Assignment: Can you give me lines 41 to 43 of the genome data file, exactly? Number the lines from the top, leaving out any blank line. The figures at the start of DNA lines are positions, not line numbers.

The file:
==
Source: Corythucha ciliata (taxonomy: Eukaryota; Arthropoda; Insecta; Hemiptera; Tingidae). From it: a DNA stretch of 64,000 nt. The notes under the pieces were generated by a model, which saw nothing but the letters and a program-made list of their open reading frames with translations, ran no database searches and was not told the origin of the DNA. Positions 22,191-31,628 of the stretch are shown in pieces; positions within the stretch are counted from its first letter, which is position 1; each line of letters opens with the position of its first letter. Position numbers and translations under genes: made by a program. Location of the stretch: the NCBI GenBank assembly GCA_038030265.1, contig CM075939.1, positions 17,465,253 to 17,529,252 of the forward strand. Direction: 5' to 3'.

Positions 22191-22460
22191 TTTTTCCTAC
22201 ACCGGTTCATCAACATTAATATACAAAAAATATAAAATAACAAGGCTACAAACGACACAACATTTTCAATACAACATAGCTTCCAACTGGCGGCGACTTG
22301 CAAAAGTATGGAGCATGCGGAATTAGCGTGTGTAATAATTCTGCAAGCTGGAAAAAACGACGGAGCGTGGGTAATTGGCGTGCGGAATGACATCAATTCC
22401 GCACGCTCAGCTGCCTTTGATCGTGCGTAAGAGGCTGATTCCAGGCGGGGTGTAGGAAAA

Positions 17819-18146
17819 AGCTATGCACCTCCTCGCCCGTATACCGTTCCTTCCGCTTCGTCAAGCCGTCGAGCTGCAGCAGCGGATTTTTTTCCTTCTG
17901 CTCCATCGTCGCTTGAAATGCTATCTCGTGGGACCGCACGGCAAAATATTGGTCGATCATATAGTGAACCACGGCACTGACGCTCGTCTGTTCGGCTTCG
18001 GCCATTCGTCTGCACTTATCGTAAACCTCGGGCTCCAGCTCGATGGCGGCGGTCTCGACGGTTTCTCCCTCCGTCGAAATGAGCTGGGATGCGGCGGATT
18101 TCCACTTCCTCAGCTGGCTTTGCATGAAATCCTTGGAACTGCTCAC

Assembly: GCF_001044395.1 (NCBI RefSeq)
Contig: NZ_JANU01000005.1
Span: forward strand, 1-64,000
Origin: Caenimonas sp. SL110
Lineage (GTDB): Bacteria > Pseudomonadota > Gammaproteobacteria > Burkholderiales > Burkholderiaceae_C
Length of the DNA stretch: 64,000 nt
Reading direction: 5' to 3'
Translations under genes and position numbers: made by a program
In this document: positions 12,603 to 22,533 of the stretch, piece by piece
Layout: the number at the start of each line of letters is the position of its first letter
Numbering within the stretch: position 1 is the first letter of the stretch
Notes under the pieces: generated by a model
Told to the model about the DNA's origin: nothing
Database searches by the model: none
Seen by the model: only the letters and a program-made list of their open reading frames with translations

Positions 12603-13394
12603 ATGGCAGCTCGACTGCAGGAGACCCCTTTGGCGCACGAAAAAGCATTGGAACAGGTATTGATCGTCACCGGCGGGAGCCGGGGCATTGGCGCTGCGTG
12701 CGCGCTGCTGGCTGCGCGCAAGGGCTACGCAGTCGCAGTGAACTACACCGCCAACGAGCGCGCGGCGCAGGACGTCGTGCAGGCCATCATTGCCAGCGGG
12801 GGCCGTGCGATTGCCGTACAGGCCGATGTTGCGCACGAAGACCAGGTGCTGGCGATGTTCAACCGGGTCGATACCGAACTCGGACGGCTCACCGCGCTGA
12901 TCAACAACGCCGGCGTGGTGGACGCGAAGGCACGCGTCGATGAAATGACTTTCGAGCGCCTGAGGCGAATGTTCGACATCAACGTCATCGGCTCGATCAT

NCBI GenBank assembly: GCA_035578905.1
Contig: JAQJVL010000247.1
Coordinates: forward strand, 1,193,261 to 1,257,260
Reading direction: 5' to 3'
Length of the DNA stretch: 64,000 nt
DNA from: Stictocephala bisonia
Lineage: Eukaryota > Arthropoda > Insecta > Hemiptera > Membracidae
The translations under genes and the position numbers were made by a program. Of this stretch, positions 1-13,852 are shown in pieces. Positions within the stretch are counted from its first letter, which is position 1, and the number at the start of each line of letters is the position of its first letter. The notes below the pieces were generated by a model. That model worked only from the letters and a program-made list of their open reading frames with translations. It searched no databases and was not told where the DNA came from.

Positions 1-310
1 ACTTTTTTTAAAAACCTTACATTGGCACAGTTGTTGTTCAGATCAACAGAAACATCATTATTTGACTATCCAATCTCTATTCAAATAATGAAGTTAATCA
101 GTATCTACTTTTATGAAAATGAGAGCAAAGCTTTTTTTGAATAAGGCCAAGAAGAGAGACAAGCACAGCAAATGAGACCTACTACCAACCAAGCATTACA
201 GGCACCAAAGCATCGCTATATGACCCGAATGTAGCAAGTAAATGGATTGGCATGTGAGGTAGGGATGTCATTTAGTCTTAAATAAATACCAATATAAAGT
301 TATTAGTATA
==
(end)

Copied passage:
1 ACTTTTTTTAAAAACCTTACATTGGCACAGTTGTTGTTCAGATCAACAGAAACATCATTATTTGACTATCCAATCTCTATTCAAATAATGAAGTTAATCA
101 GTATCTACTTTTATGAAAATGAGAGCAAAGCTTTTTTTGAATAAGGCCAAGAAGAGAGACAAGCACAGCAAATGAGACCTACTACCAACCAAGCATTACA
201 GGCACCAAAGCATCGCTATATGACCCGAATGTAGCAAGTAAATGGATTGGCATGTGAGGTAGGGATGTCATTTAGTCTTAAATAAATACCAATATAAAGT